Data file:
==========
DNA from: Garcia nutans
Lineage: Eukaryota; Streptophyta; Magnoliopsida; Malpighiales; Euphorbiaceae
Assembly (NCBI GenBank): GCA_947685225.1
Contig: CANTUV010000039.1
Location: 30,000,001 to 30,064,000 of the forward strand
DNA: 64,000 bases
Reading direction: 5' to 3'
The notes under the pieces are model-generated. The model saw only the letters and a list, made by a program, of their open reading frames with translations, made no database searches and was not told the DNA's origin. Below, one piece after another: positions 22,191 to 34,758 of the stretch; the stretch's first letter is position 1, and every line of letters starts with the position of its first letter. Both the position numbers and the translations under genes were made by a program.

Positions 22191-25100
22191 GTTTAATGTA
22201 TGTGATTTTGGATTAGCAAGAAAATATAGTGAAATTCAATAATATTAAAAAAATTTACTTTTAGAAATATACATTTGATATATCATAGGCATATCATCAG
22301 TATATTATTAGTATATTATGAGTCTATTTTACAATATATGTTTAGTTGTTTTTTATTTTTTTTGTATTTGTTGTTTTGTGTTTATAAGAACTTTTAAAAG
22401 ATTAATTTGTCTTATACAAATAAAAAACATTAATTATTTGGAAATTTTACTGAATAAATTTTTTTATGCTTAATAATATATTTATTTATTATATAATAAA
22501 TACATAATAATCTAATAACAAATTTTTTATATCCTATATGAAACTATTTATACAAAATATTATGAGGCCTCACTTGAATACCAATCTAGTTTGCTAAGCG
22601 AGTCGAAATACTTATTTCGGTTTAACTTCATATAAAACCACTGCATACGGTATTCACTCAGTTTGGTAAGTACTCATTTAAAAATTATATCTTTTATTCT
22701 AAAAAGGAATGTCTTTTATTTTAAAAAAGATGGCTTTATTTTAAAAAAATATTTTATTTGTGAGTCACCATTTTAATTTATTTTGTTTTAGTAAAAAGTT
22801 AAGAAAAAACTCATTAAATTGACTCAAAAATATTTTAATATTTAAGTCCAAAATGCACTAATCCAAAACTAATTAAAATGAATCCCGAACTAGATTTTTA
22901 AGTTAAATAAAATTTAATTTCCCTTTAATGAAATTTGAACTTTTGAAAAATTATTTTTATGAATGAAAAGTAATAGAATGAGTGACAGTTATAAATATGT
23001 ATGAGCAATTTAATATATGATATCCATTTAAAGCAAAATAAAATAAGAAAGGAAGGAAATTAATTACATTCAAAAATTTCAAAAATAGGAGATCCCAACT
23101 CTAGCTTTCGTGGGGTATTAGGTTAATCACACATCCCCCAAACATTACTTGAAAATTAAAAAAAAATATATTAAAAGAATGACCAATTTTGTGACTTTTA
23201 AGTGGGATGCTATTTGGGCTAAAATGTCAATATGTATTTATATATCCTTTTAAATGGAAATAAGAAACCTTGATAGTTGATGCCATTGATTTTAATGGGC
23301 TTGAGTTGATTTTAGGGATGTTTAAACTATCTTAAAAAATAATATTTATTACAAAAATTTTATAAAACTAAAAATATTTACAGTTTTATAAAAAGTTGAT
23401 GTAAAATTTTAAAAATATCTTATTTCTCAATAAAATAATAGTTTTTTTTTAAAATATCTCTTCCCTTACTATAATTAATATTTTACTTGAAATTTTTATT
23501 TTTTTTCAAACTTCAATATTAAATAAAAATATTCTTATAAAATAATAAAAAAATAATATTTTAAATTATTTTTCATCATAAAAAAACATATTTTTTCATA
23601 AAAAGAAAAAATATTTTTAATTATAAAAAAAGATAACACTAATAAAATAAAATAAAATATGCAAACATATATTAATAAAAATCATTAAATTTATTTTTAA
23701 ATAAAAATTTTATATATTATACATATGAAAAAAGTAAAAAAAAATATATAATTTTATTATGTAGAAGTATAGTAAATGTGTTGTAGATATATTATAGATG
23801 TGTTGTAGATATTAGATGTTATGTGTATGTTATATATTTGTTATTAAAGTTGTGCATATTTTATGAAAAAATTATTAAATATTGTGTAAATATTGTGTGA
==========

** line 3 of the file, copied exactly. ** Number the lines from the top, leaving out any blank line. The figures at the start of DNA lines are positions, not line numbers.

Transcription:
Assembly (NCBI GenBank): GCA_947685225.1